After Auburn, Meador received his J.D. from the University of Alabama, and then went on to Harvard where he earned his LL. M in 1954.
During the Korean War, Meador served as an officer in the Judge Advocate General’s Corps of the Army in Korea. While in Korea, he tried court marshall cases and considered it a “great experience” of his career.
Meador accredits his participation in the ROTC program while at Auburn for preparing him for his stint in Korea.
As a young lawyer, he worked as a law clerk to Justice Hugo L. Black on the U.S. Supreme Court, who is often regarded as one of the most influential Supreme Court justices of the 20th century.
While addressing the audience, Meador spoke highly of Black.
“It was one of the the best years of my life,” Meador said.
He then went on to practice law in Birmingham for a few years, and in 1957 he joined faculty at the University of Virginia, where he spent the majority of his law career.
At the University of Virginia, Meador received the Thomas Jefferson Award, Raven Award and the Alumni Distinguished Professor Award.
He also has received the Distinguished Service Award from the National Center for State Courts, the American College of Trial Lawyers Litigation Award and the Justice Award from the American Judicature Society.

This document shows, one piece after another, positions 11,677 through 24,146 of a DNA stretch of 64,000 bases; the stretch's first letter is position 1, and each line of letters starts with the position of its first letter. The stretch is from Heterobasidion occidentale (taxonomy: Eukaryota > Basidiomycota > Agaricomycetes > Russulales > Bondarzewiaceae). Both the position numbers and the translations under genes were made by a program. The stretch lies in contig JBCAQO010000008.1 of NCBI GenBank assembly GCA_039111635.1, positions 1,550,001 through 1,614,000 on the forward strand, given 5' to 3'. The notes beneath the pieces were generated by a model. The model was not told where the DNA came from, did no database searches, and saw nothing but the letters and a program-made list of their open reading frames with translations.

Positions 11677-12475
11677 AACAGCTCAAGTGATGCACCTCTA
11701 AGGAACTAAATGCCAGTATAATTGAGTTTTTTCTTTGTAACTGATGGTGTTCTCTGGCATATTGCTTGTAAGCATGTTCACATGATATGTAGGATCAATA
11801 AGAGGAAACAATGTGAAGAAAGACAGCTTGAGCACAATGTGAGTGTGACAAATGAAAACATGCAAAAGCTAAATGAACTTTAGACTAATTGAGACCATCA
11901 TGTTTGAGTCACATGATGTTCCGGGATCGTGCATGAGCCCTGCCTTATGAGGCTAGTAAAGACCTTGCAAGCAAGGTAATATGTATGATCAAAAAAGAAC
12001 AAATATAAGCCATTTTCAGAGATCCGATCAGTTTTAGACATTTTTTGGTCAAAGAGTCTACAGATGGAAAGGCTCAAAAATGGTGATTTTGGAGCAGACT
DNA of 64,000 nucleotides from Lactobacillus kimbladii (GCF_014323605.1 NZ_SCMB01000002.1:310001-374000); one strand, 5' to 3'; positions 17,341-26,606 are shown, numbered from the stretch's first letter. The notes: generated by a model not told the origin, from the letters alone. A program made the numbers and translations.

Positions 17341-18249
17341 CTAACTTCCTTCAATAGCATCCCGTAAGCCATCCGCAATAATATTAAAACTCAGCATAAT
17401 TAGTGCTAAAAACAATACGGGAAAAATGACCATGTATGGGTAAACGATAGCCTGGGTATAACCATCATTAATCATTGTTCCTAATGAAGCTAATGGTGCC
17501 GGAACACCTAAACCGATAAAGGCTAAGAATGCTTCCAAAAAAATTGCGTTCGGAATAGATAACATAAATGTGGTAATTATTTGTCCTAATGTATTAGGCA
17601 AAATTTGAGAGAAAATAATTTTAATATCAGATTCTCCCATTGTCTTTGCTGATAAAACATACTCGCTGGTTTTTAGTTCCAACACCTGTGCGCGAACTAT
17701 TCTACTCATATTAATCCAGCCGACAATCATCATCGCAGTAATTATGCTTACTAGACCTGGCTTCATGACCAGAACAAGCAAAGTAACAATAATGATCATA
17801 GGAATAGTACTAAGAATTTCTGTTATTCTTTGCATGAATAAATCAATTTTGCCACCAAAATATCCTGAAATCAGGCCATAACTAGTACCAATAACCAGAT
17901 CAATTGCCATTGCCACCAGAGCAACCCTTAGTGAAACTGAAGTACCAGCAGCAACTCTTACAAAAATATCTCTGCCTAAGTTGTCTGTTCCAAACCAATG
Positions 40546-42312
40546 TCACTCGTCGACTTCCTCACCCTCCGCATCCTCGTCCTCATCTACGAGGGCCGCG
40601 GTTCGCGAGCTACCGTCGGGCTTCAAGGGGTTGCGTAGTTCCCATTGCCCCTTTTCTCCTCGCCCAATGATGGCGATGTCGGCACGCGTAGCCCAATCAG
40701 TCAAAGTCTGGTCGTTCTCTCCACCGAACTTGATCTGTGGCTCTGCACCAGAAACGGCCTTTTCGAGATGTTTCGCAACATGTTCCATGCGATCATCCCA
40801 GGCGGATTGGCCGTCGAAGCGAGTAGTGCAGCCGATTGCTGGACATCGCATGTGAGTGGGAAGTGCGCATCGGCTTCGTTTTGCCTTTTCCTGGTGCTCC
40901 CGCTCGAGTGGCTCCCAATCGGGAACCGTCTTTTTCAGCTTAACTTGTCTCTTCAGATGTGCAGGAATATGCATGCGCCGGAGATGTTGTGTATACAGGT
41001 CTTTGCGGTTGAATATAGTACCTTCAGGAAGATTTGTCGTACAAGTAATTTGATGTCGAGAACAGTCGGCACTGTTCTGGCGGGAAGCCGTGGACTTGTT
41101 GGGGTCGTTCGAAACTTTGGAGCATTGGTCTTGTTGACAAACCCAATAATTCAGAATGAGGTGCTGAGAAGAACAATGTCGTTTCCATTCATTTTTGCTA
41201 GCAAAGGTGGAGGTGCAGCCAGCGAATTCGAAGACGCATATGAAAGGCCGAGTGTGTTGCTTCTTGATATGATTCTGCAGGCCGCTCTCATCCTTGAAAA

Meador served as dean of the University of Alabama Law School from 1966 to 1970. At that time he was also chairman of the Advisory Committee for the Journal of Legal Education and a member of the board of directors of the American Society for Legal History.
From 1977 to 1979, Meador was an assistant attorney general in the U.S. Department of Justice in Washington D.C. He served under the 72nd U.S. Attorney General Griffin Bell in the shadow of the Watergate scandal.
“I worked with drafting several bills for Senate to consider, though some were rejected, most of them eventually got adopted,” Meador said.
One of the most significant accomplishments of his time as assistant attorney general was the development of a bill that resulted in the formation of the U.S. Court of Appeals for a Federal Circuit.